It was almost midnight by the time I reached the base of Norikura after Yakedake, and set up the tent under the roofed terrace of a restaurant, so we slept well if only briefly. At 3.54 precisely, the dawn-viewing bus pulled in to pick up passengers and whisk them to the top of Japan’s highest road, Norikura, at 2800m, to watch dawn break. But I had other plans.
I stashed the tent, assembled the bicycle, and rode up the 10km in the half-light before dawn, just as the birds were waking. This was much more enjoyable than the agony of the hill-climb race in August. Only buses and taxis are now allowed to use this road, so it was safe for Hana to run alongside. The air was still cool and at this altitude, the surrounding green was that of spring.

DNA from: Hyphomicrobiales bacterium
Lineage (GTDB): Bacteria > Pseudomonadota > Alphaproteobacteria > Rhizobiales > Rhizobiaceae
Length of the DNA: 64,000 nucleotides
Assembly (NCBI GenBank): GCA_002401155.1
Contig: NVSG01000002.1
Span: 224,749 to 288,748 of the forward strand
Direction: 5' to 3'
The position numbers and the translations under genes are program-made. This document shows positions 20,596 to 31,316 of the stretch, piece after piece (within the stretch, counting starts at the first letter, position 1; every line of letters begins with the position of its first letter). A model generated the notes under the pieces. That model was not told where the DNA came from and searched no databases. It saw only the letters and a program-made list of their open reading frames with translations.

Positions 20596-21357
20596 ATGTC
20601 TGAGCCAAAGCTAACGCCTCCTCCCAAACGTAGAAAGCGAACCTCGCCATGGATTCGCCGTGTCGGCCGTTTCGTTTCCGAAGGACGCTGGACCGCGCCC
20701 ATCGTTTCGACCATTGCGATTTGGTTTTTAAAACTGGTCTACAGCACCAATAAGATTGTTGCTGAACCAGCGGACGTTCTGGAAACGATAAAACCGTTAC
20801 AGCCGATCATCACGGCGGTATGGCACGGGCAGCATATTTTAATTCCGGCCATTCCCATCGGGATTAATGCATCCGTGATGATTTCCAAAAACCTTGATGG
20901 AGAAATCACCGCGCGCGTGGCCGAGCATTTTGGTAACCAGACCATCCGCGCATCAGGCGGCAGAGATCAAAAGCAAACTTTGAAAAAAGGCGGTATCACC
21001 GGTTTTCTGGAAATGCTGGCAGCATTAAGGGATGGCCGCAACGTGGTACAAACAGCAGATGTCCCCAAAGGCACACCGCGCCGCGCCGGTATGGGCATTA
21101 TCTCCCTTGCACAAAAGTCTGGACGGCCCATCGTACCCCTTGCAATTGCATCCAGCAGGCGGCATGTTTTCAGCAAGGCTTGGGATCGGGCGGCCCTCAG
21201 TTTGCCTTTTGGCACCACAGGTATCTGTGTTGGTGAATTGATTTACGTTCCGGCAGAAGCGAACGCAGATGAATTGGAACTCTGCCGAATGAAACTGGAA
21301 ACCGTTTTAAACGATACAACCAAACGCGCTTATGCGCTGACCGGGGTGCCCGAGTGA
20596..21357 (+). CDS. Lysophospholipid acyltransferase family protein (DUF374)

At the trailhead, I swapped cycling shoes for running shoes, and walked up alongside the last of the snow toward the summit, startling a ptarmigan. Fortunately the dog has been trained not to chase birds (involving walking through flocks of strutting pigeons in the local park and picking her up by the scruff of the neck when she reacts).
At 6 am, the summit was busy with hikers who had come up from the nearby hut. An elderly couple from Nagoya insisted on feeding me a leisurely breakfast before I made my way back to the bike, stuffed the dog in her Montbell (yes, really!) rucksack, and gave Hana the descent of her life. I was back in time for work soon after 9. What a great way to start the day.